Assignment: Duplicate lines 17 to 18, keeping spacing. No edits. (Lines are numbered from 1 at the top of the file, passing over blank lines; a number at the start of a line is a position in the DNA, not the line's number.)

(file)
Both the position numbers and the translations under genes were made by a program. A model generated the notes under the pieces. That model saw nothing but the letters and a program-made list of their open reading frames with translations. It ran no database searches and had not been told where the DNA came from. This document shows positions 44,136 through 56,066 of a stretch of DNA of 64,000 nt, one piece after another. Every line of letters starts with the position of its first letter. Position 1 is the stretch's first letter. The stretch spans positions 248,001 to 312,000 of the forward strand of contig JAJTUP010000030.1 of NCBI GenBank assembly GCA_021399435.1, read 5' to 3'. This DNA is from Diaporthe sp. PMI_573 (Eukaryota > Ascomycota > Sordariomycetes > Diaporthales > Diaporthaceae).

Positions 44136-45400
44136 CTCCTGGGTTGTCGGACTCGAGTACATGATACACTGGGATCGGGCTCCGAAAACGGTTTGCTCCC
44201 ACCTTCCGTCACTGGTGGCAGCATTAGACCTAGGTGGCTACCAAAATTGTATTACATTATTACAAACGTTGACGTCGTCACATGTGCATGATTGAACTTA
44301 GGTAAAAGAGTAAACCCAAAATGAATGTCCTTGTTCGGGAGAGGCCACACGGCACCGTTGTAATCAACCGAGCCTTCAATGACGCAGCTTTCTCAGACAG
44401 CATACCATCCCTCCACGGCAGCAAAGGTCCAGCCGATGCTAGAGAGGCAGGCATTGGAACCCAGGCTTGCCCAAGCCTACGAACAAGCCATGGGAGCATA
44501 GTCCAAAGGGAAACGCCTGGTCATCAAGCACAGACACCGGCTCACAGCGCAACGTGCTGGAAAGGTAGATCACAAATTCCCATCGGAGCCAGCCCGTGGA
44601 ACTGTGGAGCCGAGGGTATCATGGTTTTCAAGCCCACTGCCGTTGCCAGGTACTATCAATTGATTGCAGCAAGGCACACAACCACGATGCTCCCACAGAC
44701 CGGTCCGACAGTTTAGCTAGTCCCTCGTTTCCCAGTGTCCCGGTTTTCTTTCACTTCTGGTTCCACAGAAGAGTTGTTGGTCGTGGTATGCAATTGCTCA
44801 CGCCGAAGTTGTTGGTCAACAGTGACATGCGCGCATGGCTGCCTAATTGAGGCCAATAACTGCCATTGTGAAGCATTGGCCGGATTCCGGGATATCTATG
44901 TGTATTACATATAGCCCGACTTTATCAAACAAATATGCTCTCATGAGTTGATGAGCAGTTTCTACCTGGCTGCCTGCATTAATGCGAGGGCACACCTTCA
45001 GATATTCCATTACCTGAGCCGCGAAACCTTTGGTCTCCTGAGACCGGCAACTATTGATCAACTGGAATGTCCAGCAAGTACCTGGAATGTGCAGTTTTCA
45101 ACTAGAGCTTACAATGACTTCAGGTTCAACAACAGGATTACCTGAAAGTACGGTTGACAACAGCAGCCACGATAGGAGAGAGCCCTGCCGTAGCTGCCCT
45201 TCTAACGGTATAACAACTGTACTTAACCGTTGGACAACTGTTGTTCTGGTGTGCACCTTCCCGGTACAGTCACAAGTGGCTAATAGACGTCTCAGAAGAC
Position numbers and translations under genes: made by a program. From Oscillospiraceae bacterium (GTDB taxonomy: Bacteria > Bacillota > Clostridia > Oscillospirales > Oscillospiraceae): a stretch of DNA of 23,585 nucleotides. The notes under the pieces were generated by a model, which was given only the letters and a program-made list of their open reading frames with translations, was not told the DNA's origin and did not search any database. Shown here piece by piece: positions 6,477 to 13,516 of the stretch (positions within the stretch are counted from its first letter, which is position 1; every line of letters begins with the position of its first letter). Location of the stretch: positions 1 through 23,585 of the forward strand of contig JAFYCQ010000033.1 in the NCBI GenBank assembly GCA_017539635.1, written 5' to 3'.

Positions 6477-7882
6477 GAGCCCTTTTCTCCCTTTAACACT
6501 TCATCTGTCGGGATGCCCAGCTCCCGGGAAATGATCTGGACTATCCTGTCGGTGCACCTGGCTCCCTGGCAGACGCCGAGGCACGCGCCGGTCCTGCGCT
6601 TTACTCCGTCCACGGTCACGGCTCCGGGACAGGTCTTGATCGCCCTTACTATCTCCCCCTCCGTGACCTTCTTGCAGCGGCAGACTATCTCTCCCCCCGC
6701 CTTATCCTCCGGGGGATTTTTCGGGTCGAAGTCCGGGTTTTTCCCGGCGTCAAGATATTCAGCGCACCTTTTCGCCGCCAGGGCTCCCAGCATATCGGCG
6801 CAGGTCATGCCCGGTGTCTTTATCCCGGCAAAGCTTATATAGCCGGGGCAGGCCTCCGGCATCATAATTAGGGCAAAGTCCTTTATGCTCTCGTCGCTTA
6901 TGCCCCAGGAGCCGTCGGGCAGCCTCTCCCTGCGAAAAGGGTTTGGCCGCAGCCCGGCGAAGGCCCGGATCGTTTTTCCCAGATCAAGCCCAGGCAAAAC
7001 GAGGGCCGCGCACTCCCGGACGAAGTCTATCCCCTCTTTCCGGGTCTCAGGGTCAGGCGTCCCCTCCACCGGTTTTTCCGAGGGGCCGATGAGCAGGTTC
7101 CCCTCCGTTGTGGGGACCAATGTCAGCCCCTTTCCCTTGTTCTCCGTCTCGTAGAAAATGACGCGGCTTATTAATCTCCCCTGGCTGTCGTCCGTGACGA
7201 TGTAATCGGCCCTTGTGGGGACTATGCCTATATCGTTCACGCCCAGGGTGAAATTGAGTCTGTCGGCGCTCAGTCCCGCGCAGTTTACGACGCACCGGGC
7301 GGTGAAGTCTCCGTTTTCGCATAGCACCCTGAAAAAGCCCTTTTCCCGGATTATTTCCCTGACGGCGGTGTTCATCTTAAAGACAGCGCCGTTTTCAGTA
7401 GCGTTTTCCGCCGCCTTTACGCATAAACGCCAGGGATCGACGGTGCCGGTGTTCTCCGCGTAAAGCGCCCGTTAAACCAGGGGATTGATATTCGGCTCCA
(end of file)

6477 GAGCCCTTTTCTCCCTTTAACACT
6501 TCATCTGTCGGGATGCCCAGCTCCCGGGAAATGATCTGGACTATCCTGTCGGTGCACCTGGCTCCCTGGCAGACGCCGAGGCACGCGCCGGTCCTGCGCT